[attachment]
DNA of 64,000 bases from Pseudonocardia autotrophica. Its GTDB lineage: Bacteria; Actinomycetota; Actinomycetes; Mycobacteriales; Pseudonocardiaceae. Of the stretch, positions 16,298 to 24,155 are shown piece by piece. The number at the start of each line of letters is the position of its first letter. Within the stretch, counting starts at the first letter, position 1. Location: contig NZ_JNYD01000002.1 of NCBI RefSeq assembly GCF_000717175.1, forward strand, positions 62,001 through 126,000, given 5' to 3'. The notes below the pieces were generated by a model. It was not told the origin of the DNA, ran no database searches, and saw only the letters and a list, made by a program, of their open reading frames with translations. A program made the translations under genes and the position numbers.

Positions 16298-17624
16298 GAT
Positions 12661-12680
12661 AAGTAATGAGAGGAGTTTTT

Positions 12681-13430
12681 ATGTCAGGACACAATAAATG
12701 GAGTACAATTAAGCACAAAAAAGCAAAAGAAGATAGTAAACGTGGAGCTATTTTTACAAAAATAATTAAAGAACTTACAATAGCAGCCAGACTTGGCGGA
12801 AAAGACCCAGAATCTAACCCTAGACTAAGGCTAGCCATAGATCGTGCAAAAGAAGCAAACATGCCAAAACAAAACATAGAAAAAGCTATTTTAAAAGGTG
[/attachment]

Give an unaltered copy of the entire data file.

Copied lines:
DNA of 64,000 bases from Pseudonocardia autotrophica. Its GTDB lineage: Bacteria; Actinomycetota; Actinomycetes; Mycobacteriales; Pseudonocardiaceae. Of the stretch, positions 16,298 to 24,155 are shown piece by piece. The number at the start of each line of letters is the position of its first letter. Within the stretch, counting starts at the first letter, position 1. Location: contig NZ_JNYD01000002.1 of NCBI RefSeq assembly GCF_000717175.1, forward strand, positions 62,001 through 126,000, given 5' to 3'. The notes below the pieces were generated by a model. It was not told the origin of the DNA, ran no database searches, and saw only the letters and a list, made by a program, of their open reading frames with translations. A program made the translations under genes and the position numbers.

Positions 16298-17624
16298 GAT
Positions 12661-12680
12661 AAGTAATGAGAGGAGTTTTT

Positions 12681-13430
12681 ATGTCAGGACACAATAAATG
12701 GAGTACAATTAAGCACAAAAAAGCAAAAGAAGATAGTAAACGTGGAGCTATTTTTACAAAAATAATTAAAGAACTTACAATAGCAGCCAGACTTGGCGGA
12801 AAAGACCCAGAATCTAACCCTAGACTAAGGCTAGCCATAGATCGTGCAAAAGAAGCAAACATGCCAAAACAAAACATAGAAAAAGCTATTTTAAAAGGTG